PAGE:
It’s fair to say passwords have become something of a hindrance to online browsing these days.
Cybercrime has driven website administrators to impose increasingly draconian requirements for identifying ourselves as legitimate account holders.
Future generations will probably find it astonishing that we were expected to remember dozens of unique passwords for individual websites and apps.
They’ll be agog that we couldn’t transfer money between bank accounts without requesting time-limited authorisation codes, or remembering a variety of passwords and PIN codes.
And the concept that every website needed a varying number (and combination) of letters, numbers, uppercase characters and symbols will have them rolling in the aisles.
Yet until biometric identification ensures only legitimate individuals are able to access particular devices, the current situation seems set to continue.
After all, staying logged into online accounts is only advisable if you’re completely confident nobody else will ever access or use your devices – including thieves.
Pass’ and move
Fortunately, there are ways to ensure you’re never again left staring at a message saying “you have entered three incorrect attempts. Please wait five minutes to try again.”
These are our tips for managing online passwords:
Adopt variations on a theme. Never use the same login credentials across multiple websites, since a single compromised database could allow a criminal to run amok.
However, there’s nothing wrong with using variations of a core phrase or character string, providing it’s something a crook would never guess – like your first car’s registration plate.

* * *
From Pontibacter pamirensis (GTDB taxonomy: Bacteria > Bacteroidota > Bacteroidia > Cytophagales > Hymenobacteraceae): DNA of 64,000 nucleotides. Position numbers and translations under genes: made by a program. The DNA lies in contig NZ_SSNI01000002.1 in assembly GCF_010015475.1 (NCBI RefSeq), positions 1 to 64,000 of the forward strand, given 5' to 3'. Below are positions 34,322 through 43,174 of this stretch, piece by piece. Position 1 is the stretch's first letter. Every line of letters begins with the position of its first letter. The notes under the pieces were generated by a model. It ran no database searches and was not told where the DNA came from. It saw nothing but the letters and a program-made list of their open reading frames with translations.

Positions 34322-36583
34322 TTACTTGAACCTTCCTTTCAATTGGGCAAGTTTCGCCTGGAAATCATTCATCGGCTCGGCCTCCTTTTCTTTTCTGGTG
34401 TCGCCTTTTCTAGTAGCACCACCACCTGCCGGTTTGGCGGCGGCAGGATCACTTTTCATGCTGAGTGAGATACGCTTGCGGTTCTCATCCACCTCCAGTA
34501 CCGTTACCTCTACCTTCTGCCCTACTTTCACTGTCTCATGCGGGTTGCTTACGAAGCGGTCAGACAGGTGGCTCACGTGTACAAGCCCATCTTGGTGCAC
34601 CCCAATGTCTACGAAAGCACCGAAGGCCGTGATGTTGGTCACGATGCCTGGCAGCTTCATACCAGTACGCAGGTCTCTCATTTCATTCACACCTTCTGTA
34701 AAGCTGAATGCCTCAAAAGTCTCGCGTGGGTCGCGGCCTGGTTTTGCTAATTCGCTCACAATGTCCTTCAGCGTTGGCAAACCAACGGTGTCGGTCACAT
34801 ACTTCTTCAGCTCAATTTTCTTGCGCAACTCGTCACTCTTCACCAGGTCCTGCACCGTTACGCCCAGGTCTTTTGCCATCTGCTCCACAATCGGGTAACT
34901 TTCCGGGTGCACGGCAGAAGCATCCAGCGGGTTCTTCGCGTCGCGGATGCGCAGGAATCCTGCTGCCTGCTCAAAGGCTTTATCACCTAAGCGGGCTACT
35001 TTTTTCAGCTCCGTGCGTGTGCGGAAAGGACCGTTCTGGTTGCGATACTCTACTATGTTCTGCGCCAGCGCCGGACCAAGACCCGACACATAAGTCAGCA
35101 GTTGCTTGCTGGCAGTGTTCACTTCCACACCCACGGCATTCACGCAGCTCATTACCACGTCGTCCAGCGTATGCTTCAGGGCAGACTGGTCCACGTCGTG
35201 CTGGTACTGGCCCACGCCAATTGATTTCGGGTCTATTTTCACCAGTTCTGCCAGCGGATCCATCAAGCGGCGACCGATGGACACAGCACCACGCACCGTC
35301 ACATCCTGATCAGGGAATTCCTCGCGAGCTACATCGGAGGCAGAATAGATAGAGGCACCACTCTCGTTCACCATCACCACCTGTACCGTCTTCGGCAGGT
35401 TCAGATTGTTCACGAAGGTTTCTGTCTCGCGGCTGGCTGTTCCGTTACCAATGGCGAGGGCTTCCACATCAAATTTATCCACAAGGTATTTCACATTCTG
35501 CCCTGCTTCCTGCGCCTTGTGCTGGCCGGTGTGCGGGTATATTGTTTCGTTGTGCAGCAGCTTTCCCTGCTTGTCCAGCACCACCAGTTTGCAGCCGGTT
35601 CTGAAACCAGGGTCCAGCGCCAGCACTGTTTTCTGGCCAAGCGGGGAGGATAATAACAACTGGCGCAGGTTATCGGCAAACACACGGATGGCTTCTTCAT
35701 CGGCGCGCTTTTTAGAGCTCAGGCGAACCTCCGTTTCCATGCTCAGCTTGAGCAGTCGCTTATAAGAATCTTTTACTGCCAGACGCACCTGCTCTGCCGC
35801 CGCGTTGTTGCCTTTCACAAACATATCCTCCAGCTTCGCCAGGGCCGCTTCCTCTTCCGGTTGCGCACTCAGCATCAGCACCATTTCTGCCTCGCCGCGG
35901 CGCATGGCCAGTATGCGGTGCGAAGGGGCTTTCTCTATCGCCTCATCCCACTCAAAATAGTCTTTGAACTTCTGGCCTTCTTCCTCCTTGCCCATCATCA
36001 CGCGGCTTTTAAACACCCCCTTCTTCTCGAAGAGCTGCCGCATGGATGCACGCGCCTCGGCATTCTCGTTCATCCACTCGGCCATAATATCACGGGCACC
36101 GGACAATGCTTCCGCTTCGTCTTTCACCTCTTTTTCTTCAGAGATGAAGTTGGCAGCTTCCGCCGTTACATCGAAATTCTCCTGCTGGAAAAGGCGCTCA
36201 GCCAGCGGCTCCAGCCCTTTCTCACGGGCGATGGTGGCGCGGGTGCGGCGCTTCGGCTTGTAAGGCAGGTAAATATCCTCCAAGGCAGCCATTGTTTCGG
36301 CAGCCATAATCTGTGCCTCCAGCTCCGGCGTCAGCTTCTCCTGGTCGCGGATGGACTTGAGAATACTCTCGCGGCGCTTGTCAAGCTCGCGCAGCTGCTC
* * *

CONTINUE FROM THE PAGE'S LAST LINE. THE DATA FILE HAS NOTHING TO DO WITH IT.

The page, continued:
A number or symbol before or after this core string could create numerous variations, which will be easier to remember (or guess) than totally different passwords for every website.
Write them down in an offline location. If a criminal manages to access your device, finding a text document called Passwords gives them the keys to the kingdom.
It’s far safer to write every password down in an alphabetical list in a notepad, kept beside your desktop computer or in a laptop bag.
It’s advisable to use slight abbreviations just in case the list is lost or stolen – this policy also stands you in good stead for managing online passwords in bookmarks or Favourites lists…
Add password abbreviations to your bookmarks. Let’s assume one of your preferred passwords is a variation on WonderWoman.
When populating a bookmarks list, you could add the letters WW after the website description or name – you’ll know what it stands for, but a criminal wouldn’t.
If you need to add numbers or symbols to meet a particular website’s registration criteria, your reminder could become WW1, WW#, etc.
Use an online password utility. This avoids the tyranny of constantly having to remember and type in passwords and PIN codes when accessing websites.
KeePass enables you to upload an encrypted list of passwords. Providing you remember your KeePass login credentials, everything else can be stored in a single list.
LastPass generates and stores passwords for you, managing online passwords by logging you in automatically when you access saved sites through LastPass’s homepage or app.